Thursday, July 06, 2006
I have been reading Rick McKinley's book, Jesus in the Margins, and it has gotten me to thinking...

Unconditional love. That is what I pledged to our son when he was born, probably even before that. It was pretty cemented when he first popped open his eyes and looked at me. That was a "heart-melting experience" if ever there was one. I pray that Evan will lead a good life full of love and compassion for others and that he will grow into a truly Godly man. But, regardless, my love for him will remain ... unchanged ... unconditional ... forever.

There are times when you feel your love for your child more intensly than others though. I guess I don't know about other parents but I suspect that I'm not the only one who feels that love most when Evan comes to me and apologizes for something he's done. We have been blessed with a child who generally is well-behaved. He doesn't do real dumb things very often so I don't hear "I'm sorry, Dad" very often but, on the occasions when I do hear it, my heart melts. Seeing him in a state of brokenness pulls up emotions that defy description. I can even be seething with anger (beneath the surface, of course -- I wish!), and those words, "I'm sorry, Dad" make me want to just wrap him in my arms, and in my love, like I never have before. I accept his apology, tell him that I love him, and that things are okay.

It's a wonderful thought that God feels that same intensity of love for us -- even greater, in fact. Just as the father celebrated when he welcomed home his son who had strayed, I think that the emotion of God's love for us must be at an indescribable peak when we come to him in our state of brokenness.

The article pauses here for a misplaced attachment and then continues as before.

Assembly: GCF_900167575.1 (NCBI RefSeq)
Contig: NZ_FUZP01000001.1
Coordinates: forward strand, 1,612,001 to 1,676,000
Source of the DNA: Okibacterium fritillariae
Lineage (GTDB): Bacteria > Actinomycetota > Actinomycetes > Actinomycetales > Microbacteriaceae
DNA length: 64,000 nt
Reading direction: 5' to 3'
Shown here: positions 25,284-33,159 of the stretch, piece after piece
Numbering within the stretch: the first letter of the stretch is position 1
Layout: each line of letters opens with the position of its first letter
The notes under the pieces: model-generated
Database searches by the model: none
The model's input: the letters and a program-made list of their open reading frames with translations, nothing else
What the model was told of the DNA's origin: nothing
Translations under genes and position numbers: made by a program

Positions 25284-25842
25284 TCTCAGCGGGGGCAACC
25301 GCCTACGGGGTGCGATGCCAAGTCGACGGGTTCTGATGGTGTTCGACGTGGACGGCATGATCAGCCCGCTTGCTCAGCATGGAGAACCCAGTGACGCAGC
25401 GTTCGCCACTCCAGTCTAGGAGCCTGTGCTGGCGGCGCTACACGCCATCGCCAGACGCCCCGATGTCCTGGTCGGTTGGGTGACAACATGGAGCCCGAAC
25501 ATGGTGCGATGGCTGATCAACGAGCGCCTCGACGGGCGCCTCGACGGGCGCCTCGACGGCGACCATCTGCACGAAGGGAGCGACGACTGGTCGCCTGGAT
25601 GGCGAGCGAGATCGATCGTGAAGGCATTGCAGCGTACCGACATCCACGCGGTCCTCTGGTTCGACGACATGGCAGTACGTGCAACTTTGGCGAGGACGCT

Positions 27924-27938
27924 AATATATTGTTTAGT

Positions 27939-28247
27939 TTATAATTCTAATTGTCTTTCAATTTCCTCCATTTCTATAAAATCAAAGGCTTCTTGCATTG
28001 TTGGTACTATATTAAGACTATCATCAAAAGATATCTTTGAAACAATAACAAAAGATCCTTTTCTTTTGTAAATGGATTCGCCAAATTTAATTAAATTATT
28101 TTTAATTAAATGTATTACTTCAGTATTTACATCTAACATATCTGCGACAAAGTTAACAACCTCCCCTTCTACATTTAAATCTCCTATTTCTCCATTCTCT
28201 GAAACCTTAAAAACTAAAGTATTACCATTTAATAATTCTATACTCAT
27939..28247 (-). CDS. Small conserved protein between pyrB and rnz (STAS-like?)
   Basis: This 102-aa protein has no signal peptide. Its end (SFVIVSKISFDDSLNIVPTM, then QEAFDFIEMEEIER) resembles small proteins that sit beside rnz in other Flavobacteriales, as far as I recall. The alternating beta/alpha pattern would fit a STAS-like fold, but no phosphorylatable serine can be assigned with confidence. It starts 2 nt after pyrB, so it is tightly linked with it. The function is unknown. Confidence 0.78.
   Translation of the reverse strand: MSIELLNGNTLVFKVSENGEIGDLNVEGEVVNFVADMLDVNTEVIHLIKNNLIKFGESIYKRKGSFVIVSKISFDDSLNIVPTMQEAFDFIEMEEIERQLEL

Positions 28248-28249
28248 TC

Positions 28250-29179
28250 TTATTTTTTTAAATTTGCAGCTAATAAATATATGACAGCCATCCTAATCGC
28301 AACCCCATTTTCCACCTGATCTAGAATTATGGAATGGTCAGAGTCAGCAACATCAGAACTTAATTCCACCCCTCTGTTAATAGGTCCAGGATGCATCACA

When we're children apologizing to our parents, it's easy to just melt into their love when it is extended to us. We feel forgiven, we know we're forgiven, and, afterward, we go forward, confident that our parents have forgiven us and still love us ... unconditionally.

Somewhere between being a child going to our earthly parents in that act of contrition and being an adult going to our Heavenly Father seeking His forgiveness, though, things often change. Whether it's pride, cynicism, or low self-esteem, it can be very hard for us to believe that God really forgives us and still loves us. Maybe it's cynicism in ourselves. Maybe we know that we will mess up again and it just makes no sense to us how God could forgive us and love us when we both know that there will be other times when we will fall short of what He calls us to. Or maybe our pride keeps us from really entering a true state of brokenness. I don't know. We may even keep praying for forgiveness for the same thing. Or we may ask for forgiveness but not really grasp in our heart and mind that His grace really is that simple -- it's ours just for asking. But, unlike our childhood acceptance of our parents' foregiveness, we somehow find it really hard to truly grasp God's forgiveness.

How that stunts our spiritual journey, though, when we live a life of not letting ourselves know the reality of God's love! It would be like never really feeling that you're worthy of your earthly parents' love. There are dysfunctional families when that happens and adult children of those families really have to work at recovering from that state.

But God promises us His love and His forgiveness, allowing and encouraging us to lead full and authentic lives of devotion to Him. How awesome is that, if we can just truly accept what he so freely gives?

  posted at 9:13 PM  


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Todd M


An ordinary guy. A wife I love very much. A great son. Wonderful friends. A metal roofing business and a sales training business. A loving church family. A few trade associations. A Christian school. And a four-pound poodle. Just trying to follow God and see where He leads.

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